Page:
Short Fictions Share a List of Their Favorite Pittsburgh-Based Musicians

From Code Orange to Mac Miller, vocalist Sam Treber names 10 fellow Steel City acts that inspire the band ahead of their new album Every Moment of Every Day.

Short Fictions Share a List of Their Favorite Pittsburgh-Based Musicians

From Code Orange to Mac Miller, vocalist Sam Treber names 10 fellow Steel City acts that inspire the band ahead of their new album Every Moment of Every Day.

Words: Mike LeSuer

June 23, 2022

Even living in a city like Chicago, it’s hard to watch the bands you love glow up to the point where they emigrate to LA or New York. Sure, you want them to succeed, and success doesn’t necessarily mean a stripping of the DIY ethos and community-mindedness they displayed when you saw them play in the basement of a condemned property, but there does seem to be some correlation between that sort of displacement and the shedding of a sound that can clearly be identified by the setting it was created within, even if you can’t quite explain why.

The flipside to that sadness is watching some of the greatest artists you’ve ever heard fizzle out before they even toured outside your city, incidentally creating a legend that sometimes can’t quite even translate to their recorded music. Instead you can only hope for a group like Short Fictions to come along and absorb that influence into their own distinct songwriting framework, churning out tracks equally inspired by anthemic emo, frantic screamo, and electronic-drumbeat-driven pop as heard on their latest release, Every Moment of Every Day.

With their new record proving a much smoother roller-coaster ride than Kennywood’s Jack Rabbit, the band’s Sam Treber took the time to take us through some of Pittsburgh’s most inspiring musical acts, past and present, from local legends to cult-figure exports. Pre-order their new album before it drops tomorrow via Lauren Records here, and read on for Treber’s words.

Code Orange 

This one almost goes without saying, to the point where I was hesitant to even include them. But honestly, Code Orange truly is the model for any independent Pittsburgh band. Obviously they’re pretty famous now, but they still have a lot of DIY ethos in what they do (fun fact: they have a unit in the same practice facility as us). Plus, they haven’t relocated out of Pittsburgh, and still have a lot of pride for our city, which I think is awesome.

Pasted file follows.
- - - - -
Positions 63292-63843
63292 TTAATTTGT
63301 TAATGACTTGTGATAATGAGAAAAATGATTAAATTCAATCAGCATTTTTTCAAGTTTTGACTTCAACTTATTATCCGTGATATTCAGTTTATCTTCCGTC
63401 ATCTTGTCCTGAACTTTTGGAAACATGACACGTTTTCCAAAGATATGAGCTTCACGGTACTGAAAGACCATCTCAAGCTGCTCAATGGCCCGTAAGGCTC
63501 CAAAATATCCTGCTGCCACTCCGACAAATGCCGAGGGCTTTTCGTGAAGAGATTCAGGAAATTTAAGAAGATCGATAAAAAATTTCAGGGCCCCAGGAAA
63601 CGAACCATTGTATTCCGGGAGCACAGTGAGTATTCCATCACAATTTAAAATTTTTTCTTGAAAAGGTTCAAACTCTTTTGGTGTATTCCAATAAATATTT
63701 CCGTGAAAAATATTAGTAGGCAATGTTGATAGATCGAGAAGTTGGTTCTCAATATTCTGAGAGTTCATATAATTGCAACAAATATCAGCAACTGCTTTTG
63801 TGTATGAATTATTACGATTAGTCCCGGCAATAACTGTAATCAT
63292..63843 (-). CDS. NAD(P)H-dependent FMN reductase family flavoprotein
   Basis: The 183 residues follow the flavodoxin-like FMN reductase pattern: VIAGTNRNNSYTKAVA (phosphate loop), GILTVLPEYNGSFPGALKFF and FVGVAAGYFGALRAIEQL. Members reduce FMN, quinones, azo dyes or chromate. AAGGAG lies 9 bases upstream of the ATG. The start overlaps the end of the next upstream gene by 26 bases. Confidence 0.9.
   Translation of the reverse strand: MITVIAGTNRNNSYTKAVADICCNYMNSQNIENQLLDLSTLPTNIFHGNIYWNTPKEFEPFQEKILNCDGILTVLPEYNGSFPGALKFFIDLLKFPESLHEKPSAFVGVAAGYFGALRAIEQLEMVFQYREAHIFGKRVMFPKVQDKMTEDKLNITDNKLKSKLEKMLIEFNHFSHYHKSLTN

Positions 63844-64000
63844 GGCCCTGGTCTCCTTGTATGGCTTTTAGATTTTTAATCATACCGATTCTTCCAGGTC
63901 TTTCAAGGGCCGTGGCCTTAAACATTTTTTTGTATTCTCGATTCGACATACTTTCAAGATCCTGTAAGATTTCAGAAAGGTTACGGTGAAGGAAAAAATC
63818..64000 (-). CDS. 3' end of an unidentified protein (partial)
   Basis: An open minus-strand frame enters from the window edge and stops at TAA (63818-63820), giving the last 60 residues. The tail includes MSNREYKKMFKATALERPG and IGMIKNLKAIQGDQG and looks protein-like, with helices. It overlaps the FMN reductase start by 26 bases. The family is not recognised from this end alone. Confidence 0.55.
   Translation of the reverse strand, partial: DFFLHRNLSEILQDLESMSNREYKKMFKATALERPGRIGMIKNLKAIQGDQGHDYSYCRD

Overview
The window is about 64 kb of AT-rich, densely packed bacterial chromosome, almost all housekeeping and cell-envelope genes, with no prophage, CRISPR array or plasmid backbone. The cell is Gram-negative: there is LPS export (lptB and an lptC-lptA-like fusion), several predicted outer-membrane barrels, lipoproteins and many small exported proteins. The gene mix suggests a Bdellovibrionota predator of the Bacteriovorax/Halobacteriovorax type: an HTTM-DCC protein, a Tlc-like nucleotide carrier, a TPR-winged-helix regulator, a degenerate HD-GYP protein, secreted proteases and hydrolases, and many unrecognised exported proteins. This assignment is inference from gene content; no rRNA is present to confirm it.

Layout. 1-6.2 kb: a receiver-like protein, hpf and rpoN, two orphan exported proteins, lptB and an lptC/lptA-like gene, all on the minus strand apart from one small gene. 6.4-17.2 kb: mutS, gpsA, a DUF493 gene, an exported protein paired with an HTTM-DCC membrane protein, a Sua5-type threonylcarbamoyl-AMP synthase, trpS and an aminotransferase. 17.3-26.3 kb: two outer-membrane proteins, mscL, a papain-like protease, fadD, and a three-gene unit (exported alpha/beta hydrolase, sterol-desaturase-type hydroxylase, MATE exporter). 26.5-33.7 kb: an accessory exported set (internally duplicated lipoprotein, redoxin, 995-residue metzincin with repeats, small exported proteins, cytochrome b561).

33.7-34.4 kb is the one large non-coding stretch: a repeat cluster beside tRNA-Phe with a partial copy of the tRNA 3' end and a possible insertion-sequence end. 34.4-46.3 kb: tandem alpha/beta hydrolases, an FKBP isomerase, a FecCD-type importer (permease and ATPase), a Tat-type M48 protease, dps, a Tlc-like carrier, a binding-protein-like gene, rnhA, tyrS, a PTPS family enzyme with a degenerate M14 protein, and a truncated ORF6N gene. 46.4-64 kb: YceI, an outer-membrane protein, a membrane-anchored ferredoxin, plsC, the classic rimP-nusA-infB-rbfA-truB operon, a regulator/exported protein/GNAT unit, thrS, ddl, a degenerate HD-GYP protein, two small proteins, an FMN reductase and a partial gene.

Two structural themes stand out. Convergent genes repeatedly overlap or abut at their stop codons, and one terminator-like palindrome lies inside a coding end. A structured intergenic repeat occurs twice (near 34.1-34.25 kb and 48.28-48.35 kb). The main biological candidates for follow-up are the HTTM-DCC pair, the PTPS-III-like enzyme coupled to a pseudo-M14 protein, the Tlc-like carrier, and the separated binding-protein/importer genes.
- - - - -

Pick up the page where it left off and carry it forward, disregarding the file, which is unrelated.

It’s kind of insane to me that any side project (Adventures shares three members with Code Orange) could be this good. Supersonic Home is maybe the best indie album of the last 10 years. I need this band to reunite ASAP.  

Skull Kid

Skull Kid was the emo band at a time when Pittsburgh was basically the emo capital of the world. They have a song called “Space Jam II” that, if you went to shows between 2012 and 2016, you know all the words to. We looked up to them a lot in the early days of Short Fictions. Their guitarist Chloe plays in our band now. I’m still starstruck.   


An incredible band I don’t think ever officially broke up, but hasn’t played in a long time. Recommended listening: It Could Be You EP (2016).


This band dropped a 14-song shoegaze masterpiece called Through Time and Space I Will (Have No) (Hold Your) Place in 2016 and then fell apart shortly thereafter. One of those bands where everything they ever did was great and probably could have been huge with the right management, but instead remains locally legendary. I will never not shoot for this band. Their main contributor has a new band called Tyler Heaven that I also highly recommend.

Shin Guard

This band started playing shows in, like, 2017 and were immediately loved in Pittsburgh, and very quickly became a cult band all over the world basically. Some of the most talent per capita of any band I’ve ever known. They still play as Hazing Over with almost all the same members, but it’s more on the hardcore side whereas Shin Guard was more eclectic. Me and their front person Owen lived together for a while as well, and watching them come into their own musically was one of the most magical eras of my life.  

Feeble Little Horse

This is a new Pittsburgh band! They’re quickly blowing up and it’s sick to see. Their music is super catchy; they have a contemporary indie-rock feel but the riffs go incredibly hard too. Keep an eye on these guys.


Super catchy indie stuff like you might hear at, like, an Urban Outfitters—but I mean that in a good way. At their peak they were touring with TTNG, but I would classify them as a band who could have been huge if they were able to tour more. Not a bad song in their whole discography. If you came up on Pittsburgh DIY anytime between 2010 and 2020 this band is everything to you.


This band features a few members of Edhochuli, another legendary Pittsburgh band, but I kinda prefer Calyx. Basically, picture, like, the most powerful metal/post-hardcore band you’ve ever seen but with really hooky songwriting.  

Mac Miller

I wanted to include some legacy artists on this list as well. I considered Wiz Khalifa, George Benson, Black Moth Super Rainbow, or Art Blakey, but I think Mac best epitomizes the Pittsburgh dream. Also a lot of the big artists turned their backs on Pittsburgh after gaining success, but I feel like Mac always stayed down to earth. I mean, up until his death it wasn’t uncommon for him to just show up at college parties. I think it gave us all the hope to believe that any cornball from the city could be successful with some luck and a good work ethic. Rest in peace, king.